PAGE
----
Chapter 12 Domestic Violence

Chapter 12 – Trouble in Family
Reading 38 – Domestic Violence: The Intersection of Gender and Control
3 Types of Domestic Partner Violence
1 – Intimate Terrorism
 Is an attempt to take general control over one’s partner
 Heavily gendered pattern with men as the primary perpetrators
2 – Violence Resistance
 Is the use of violence in response to such an attempt
 Gendered in that it is women that typically resist with violence
3 – Situational Couple Violence
 Does not involve an attempt to take general control on the part of either partner
 Rough gender symmetry in situational couple violence
Intimate Terrorism
Violence is one control tactic in an array of tactics that are deployed in an attempt
to take general control over one’s partner
Violence is embedded in a larger pattern of power and control that permeates the
Talked about as a “web” of abuse – diagram 38.1 on p. 530 – web of control –
read description of this web on pages 530-531
Violent Resistance
 At some point, most women do fight back physically
o Sometimes an instant reaction
o Sometimes defending herself
o Sometimes thinking he might stop attacking her if she hits back
o Sometimes it is a form of retaliation or “payback”
o Sometimes premeditated in hopes of escape
Escape from Violence
 Some research finds that within two and a half years 2/3rd of women facing
intimate terrorism are no longer in violent relationships
 Escape takes time because she has no resources – he has cut her off from them
o They must gather resources and hide them away over time until they have
enough to escape
o Women often times leave multiple times, only to return, but each time
garnering information and resources that will eventually allow them to
leave for good.
Application of Gender Theory to Intimate Terrorism
Johnson starts with individual sex differences and works up to the gender structure of the
economy, the family, and the criminal justice system in order to answer the question –
Why is intimate terrorism (and violent resistance to it) so clearly a matter of men abusing
women in heterosexual relationships?
o Average sex differences in size and strength – makes threats of violence credible
when coming from a bigger stature
o Exercise of violence is more likely to be part of boy’s and men’s experiences than
girl’s and women’s – sports, fantasy play, etc.
o Misogyny and gender traditionalism – research shows that individual men’s
attitudes toward women affect the likelihood that they will be involved in intimate
o Cultures of masculinity and femininity – a woman’s slap means something very
different than a man’s slap
 Women’s violence is taken less seriously, is less likely to produce fear,
and is therefore less likely either to be intended as a control tactic or to be
successful as one.
o Patriarchal heterosexual model that validates men’s power – these norms can
entrap women in abusive relationships (individual’s attitudes and/or the attitudes
of their social networks)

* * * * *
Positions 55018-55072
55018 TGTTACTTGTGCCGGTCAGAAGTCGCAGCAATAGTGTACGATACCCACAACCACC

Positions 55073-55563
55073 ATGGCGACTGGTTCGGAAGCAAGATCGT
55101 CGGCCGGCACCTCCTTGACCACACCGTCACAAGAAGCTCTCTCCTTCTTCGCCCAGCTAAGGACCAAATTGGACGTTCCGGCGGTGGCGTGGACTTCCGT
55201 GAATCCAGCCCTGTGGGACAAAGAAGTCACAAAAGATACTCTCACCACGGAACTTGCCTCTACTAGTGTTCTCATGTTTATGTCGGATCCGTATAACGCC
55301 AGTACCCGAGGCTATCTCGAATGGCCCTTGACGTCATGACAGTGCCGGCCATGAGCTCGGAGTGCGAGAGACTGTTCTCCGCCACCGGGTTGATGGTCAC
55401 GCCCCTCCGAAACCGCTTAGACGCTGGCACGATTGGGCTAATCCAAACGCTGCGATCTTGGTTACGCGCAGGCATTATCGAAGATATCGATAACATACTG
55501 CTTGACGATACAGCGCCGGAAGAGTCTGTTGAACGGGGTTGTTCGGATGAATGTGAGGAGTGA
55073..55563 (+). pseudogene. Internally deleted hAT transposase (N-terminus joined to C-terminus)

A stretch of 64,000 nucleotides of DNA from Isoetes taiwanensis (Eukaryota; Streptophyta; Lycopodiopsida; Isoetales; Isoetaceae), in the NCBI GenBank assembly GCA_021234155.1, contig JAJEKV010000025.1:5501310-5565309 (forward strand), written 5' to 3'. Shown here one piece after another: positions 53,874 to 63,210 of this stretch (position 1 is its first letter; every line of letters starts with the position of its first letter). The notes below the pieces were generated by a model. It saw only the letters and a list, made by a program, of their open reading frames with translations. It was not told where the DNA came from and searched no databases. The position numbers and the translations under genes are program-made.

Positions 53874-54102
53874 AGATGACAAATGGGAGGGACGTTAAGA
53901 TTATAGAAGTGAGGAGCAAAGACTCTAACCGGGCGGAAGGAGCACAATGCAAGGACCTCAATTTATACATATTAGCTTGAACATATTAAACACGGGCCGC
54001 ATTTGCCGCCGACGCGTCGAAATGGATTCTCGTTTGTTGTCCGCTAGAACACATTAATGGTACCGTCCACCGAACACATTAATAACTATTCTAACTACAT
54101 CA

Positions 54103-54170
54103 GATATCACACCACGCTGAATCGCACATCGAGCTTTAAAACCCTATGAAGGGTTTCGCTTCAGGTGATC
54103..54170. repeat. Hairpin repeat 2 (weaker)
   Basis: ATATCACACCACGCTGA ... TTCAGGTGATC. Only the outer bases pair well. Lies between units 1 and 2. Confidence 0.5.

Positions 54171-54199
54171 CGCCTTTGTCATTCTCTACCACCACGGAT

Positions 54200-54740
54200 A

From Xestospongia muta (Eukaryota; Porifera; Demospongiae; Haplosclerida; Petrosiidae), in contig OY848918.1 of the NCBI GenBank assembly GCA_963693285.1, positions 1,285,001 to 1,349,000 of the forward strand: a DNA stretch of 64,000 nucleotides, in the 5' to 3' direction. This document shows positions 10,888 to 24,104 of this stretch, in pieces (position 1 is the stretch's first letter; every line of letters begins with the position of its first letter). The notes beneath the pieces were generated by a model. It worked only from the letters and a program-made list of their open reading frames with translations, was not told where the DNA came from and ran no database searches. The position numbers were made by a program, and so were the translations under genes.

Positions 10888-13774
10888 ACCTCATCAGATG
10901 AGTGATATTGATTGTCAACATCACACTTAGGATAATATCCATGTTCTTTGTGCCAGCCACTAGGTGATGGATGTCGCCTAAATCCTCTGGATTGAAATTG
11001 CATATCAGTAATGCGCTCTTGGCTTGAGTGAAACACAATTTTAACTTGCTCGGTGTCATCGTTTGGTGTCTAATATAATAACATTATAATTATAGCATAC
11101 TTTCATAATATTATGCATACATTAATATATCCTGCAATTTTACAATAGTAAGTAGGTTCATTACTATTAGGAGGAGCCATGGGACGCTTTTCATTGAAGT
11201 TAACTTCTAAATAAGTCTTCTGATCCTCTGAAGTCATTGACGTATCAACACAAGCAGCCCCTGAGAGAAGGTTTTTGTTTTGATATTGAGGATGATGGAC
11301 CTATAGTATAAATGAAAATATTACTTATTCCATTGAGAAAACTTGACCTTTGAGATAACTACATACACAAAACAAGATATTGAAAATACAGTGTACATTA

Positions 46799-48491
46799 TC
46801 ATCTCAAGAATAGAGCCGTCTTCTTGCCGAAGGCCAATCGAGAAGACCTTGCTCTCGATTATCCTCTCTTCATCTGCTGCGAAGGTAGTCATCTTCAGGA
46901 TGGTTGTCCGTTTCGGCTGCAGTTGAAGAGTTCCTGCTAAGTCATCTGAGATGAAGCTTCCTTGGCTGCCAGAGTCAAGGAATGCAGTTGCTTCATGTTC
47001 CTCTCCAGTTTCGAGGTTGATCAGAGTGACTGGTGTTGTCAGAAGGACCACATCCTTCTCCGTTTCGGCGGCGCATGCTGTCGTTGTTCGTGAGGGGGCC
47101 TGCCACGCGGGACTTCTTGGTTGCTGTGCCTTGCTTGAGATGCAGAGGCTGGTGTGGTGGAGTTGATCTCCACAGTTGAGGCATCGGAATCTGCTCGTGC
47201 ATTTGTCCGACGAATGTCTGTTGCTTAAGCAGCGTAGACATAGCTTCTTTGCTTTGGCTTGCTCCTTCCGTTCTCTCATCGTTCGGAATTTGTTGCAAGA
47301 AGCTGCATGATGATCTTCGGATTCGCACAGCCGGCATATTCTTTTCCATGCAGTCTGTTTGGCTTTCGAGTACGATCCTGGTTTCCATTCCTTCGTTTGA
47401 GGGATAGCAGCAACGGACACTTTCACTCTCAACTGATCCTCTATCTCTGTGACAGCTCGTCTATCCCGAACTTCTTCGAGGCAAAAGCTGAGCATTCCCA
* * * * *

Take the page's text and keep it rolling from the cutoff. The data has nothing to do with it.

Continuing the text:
o Norms (institutionalized) - The gendering of the broader social context within
which the relationship is embedded affects the resources the partners can draw
upon to shape the relationship and to cope with or escape from the violence
 Wage gap for women and men – creates economic dependency
 Assignment of caregiving responsibilities to women – often creating
expectations that she stay in relationships for the children (other
institutions – church – may interact with her based on this norm)
 Criminal justice system – changing but still involves a culture of
masculinity that is not always sensitive or responsive to women
experiencing intimate terrorism
Situational Couple Violence
Is the most common type of partner violence
o Surveys indicate that 1 out of 8 married couples in the US experiences some form
of situational couple violence each year
Does not involve an attempt on the part of one partner to gain general control over the
Appears to be more gender-symmetric (Johnson argues this symmetry is mythical)
o Johnson argues can use incidence as an indicator of symmetry
o Also argues that sensible measure of the nature of the violence, such as the
specific acts engaged in, the injuries produced, the frequency of the violence, or
the production of fear in one’s partner, would show you that intimate partner
violence (and situational partner violence for that matter) are not gender
The violence is situationally-provoked
The violence may be minor and singular, with one encounter at some point in the
relationship escalating to the level that someone pushes or slaps the other, is immediately
remorseful, apologizes and never does it again
Or the violence could be a chronic problem, with one or both partners frequently
resorting to violence, minor or sever, even homicidal
Policy and Intervention
 p. 536 – “Thus, our understanding of the differences among these types of intimate
partner violence suggests that the best strategy in individual cases is to assume intimate
terrorism and to work closely with victim only (not the couple) until it is absolutely clear
that the violence is situational couple violence.”
How can we as a society work to reduce the incidence of intimate partner violence?
o Send the message that violence against intimate partners will not be tolerated
 Arrest and prosecution would send the message to the general public
o Educational programs about relationship violence – could become a regular part
of school curriculum
 Teaching children about equity and respect in our personal relationships
o Work to increase support for programs in hospitals, shelters, and the courts that
screen for domestic violence and help its victims either to stop the violence or to
escape from it safely.